Pediatric Research Consortium



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The Philadelphia Pediatric Research Consortium (PeRC), the primary care practice-based research network at Children’s Hospital of Philadelphia, was established with funding from the Agency for Healthcare Research and Quality in September 2002. PeRC has assembled a talented group of epidemiologists, clinical informaticians, and administrators to organize and facilitate the clinical research projects that it agrees to undertake to improve the safety, quality, and health outcomes of pediatric care. PeRC’s early successes have resulted in an increasing demand for collaboration and access to the primary care network and data in the electronic health record system (EHR).

PeRC has been able to take advantage of CHOP’s expanded organizational and technological infrastructure in assembling the components of the country’s largest pediatric integrated delivery system, which includes a primary pediatric healthcare network located in urban, suburban, and rural locations throughout the Delaware Valley. In addition, PeRC has taken advantage of the implementation of an ambulatory EHR — a technological tool that affords immediate, electronic access to clinical information and communication at the point of care — to gather data across the pediatric network to conduct research and develop an array of integrated evidence-based decision support tools at the point of care. The EHR is currently in use in 31 primary care practices throughout the network, and over the past 15 years it has captured data for more than 500,000 patients.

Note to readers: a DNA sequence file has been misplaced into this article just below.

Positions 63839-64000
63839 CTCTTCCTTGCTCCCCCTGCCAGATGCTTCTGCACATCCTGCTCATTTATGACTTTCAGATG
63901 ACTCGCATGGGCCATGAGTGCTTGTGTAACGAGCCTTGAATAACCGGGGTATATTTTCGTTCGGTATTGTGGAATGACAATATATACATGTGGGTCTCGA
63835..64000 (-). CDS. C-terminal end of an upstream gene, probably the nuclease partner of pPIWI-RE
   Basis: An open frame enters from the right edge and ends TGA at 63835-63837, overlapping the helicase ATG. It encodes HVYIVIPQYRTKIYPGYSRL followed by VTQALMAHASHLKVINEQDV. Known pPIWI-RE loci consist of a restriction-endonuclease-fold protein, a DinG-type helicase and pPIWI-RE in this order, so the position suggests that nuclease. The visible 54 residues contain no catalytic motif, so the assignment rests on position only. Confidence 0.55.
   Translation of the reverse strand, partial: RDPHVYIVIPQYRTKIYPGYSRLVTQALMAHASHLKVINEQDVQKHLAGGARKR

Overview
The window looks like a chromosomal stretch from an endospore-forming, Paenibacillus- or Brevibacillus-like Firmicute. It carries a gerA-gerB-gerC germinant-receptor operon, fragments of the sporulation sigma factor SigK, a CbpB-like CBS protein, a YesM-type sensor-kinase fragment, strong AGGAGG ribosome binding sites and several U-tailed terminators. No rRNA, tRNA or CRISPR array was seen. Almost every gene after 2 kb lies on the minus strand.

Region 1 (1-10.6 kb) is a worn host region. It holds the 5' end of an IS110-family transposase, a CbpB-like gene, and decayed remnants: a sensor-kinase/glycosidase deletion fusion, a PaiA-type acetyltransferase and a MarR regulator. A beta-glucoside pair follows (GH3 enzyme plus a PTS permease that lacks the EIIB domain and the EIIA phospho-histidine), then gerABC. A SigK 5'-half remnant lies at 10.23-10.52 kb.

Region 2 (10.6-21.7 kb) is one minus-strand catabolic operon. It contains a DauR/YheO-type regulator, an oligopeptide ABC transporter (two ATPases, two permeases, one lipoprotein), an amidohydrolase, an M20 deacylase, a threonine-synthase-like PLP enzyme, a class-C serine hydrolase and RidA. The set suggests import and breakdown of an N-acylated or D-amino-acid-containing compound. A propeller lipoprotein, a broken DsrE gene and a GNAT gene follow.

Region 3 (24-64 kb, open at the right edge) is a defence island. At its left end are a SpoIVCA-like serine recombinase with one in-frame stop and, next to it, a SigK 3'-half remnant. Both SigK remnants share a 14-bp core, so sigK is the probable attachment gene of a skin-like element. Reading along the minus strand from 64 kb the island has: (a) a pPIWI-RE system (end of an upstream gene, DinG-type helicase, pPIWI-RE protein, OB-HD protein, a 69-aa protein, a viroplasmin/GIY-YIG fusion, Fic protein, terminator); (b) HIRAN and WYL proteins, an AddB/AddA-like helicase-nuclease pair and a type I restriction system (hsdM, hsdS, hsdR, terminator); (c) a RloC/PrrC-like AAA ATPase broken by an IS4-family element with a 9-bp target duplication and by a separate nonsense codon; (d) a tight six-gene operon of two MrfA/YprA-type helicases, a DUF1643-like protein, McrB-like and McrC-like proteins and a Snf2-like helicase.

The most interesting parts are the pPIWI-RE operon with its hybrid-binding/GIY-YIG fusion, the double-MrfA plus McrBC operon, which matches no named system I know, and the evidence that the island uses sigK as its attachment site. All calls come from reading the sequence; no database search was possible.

Research Project Highlights

Pediatric Research Consortium researchers are engaged in many projects. Here are some examples:

  • Short Course Antibiotic Therapy for Urinary Tract Infections (SCOUT): To determine if short-course therapy compared to standard course therapy results in similar numbers of children experiencing a recurrent urinary tract infection (relapse and re-infection
  • 2PriCare Study: To evaluate the efficacy of a group parenting program, PriCARE, for parents of children ages 2 to 6-years-old who are concerned that their child has behavioral problems.
  • Sleep, Behavior, and Early Childhood Sleep Screening: An Intervention in Primary Care:  To identify sleep habits and to determine the impact of sleep problems on behavior among 150 young children ages 2 to 5 years presenting to the three proposed urban pediatric primary care clinic settings for Well Child Visits. This objective will help to identify the rates of sleep problems in these settings.